The Uncle Gnarley Blog has a new website. Click here to visit to view the latest posts!

Wednesday 25 September 2013


Public policy will always be contentious even when diverse opinions are based upon agreed facts.

One of the great characteristics of an open and free society is that individuals are at liberty to add to our collective economic and social well-being with an intellectual contribution that is personal; people perceive needs, arrange priorities or interpret factual evidence, each in their own way.

Perspectives may be influenced by self-interest, culture, maturity or screened through some other lens. Though contrarian views cause strain on the social and political fabric, they and our right to possess them, are what sets democracies apart in a world where political control is pervasive.

That said, if there exists one key to reducing conflict or to finding consensus among diverse groups and individuals, it is the prospect that all of us might form and share our opinions, as often as possible, based upon on a complete set of facts.  It is an impossible goal, but a noble one, which makes it worth striving for.  Integral to its achievement is the possibility that those in authority, who have greatest access to the information and possess the ability to pay the specialists to generate it, do not subvert the process.
The integrity of political leadership finds many roots in a leader’s ability to have his/her facts straight. There is a high expectation of someone, like the Premier, who is responsible for advancing public policy issues and who enjoys a position of trust.  It is not unreasonable to think that she will apply the utmost care to ensure that first, she understands the issue and secondly, she is capable of sharing the vital information to which the matter relates.  Both ingredients are essential if a complete narrative is created; one told with balance and objectivity. 

When a narrative is poorly or selectively explained, the risk is that the policy will fail.  If it has been advanced for reasons that are simply wrong, the body politic will wonder for whom the policy was created; if billions of dollars are involved, and the public is unwittingly on the hook to repay the vast sums, they might ask who benefitted. At a minimum, they may become less trustful of authority.  They will feel cheated having been denied the essential foundation for critical review and assessment.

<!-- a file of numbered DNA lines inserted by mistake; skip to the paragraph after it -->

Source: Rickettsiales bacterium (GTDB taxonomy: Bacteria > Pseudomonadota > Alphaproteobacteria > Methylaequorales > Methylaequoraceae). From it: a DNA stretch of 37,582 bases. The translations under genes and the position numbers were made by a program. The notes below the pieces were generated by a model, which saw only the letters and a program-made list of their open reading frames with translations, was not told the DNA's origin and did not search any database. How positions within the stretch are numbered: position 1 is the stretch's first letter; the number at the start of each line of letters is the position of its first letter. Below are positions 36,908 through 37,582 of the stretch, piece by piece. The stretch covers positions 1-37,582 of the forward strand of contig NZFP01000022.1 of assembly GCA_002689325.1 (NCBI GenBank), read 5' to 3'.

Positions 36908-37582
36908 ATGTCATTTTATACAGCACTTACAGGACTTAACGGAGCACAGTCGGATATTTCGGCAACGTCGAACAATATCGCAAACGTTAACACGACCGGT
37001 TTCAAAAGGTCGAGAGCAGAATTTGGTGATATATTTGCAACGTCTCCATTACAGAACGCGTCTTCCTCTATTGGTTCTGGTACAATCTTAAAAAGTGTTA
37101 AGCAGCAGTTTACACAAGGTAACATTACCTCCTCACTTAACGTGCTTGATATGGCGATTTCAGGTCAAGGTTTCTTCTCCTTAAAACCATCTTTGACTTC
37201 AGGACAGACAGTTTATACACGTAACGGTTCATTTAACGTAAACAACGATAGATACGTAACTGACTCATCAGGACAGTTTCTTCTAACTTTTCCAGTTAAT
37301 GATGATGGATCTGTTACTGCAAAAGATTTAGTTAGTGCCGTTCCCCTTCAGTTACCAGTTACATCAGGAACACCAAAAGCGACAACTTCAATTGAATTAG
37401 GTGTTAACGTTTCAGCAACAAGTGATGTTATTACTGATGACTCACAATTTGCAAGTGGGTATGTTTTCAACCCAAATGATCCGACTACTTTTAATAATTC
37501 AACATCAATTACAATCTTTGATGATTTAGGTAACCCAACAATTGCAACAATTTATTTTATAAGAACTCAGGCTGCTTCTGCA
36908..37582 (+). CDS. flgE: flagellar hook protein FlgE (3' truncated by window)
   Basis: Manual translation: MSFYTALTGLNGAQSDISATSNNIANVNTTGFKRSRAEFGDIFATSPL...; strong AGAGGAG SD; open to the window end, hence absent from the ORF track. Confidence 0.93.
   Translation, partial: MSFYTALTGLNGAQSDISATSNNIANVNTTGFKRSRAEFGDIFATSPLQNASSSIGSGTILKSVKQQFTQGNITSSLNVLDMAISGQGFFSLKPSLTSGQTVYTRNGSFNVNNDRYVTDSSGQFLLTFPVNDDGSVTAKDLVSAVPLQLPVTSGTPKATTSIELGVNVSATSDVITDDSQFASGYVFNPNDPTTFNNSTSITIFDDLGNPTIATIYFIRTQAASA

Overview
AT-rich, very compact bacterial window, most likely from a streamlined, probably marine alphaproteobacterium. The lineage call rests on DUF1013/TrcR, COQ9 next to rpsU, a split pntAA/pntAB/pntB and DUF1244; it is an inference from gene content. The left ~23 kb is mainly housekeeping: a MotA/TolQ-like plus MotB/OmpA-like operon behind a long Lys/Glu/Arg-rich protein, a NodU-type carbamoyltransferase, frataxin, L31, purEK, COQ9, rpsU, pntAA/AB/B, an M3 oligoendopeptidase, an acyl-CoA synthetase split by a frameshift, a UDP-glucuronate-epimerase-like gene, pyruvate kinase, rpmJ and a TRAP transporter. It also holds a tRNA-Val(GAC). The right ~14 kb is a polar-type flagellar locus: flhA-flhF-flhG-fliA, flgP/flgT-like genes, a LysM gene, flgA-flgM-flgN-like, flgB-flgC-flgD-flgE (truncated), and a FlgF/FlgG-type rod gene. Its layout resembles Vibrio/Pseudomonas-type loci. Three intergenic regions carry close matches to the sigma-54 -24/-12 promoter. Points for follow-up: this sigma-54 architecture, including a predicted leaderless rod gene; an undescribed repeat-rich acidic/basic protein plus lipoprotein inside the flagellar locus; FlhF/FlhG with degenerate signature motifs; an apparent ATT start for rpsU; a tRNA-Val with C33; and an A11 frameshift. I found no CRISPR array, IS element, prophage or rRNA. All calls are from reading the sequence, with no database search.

In a nutshell, a wise and trusting leader will want to establish a ‘connection’ with a constituency, win their faith and earn their respect. His/her perceived integrity is strengthened because the leader, in turn, has shown them respect.

I wish that the current Premier could see things that way.

I wish Kathy Dunderdale did not present one-half a story and expect everyone to jive with her thinking, notwithstanding her failure to tell the other half. 

I wish she were able to see that ‘all of the people cannot be fooled all of the time’.  Oh, how much more constructive and inclusive might public policy debates become!

You may well ask? What has the Premier done now?

Selectivity with the facts is not a new habit of Premier Dunderdale; she applied such economies very effectively throughout the so-called Muskrat Falls debate. 

Most recently, I posted a piece on this Blog, "PREMIER SANCTIONING UNTRUTHS", dealing with whether Emera “had sanctioned the Maritime Link months ago”, as the Premier claimed.  The legal agreement, executed by Emera, clearly demonstrated that the ‘sanction’ was laden with conditions.  The Premier refused to acknowledge any condition existed, except sanction.

Not Emera, funny enough!  In its most recent Press Release, just this past Monday, the company noted: "work continues on the project and we continue to work on the conditions," stated Emera Spokeswoman, Sasha Irving. Why is such a simple truth so difficult?

I don’t pretend to understand why the Premier engages the public in this way. I understand the pressures upon her.  I don’t expect her to be a saint in what is often an ungodly difficult business. But the consistency with which she uses ‘an economy of the truth’ is truly one of the reasons the public holds her in low esteem.  Likely, they doubt her integrity.  That she uses half-truths to get her own way, even when the public policy at issue is fraught with profound social and economic consequences, is especially puzzling.

The most recent example is the story the Premier spun, in Corner Brook, regarding seemingly insatiable electricity markets in the New England states for Muskrat Falls and Gull Island power.  The Premier recited comments of Governor Shumlin, of Vermont, who, she said, told her: “if you got the juice, we got the use”.

A reasonable person, listening to the Premier, might conclude that Muskrat Falls is a completely sensible idea; that the Province should get on with developing Gull Island and any other hydro project that can offer up some ‘juice’.

In Part II of this Post, I will demonstrate that the Premier’s narrative is shallow, misleading, and downright inaccurate.  Very simply, I will present information, from credible sources, available to everyone on the Web, which the Premier failed to share.   

When you are given the balance of the New England power story, you may not be so quick as to spend your dime on another hydro project. 

But that is for you to decide.

Part II will be posted on Friday.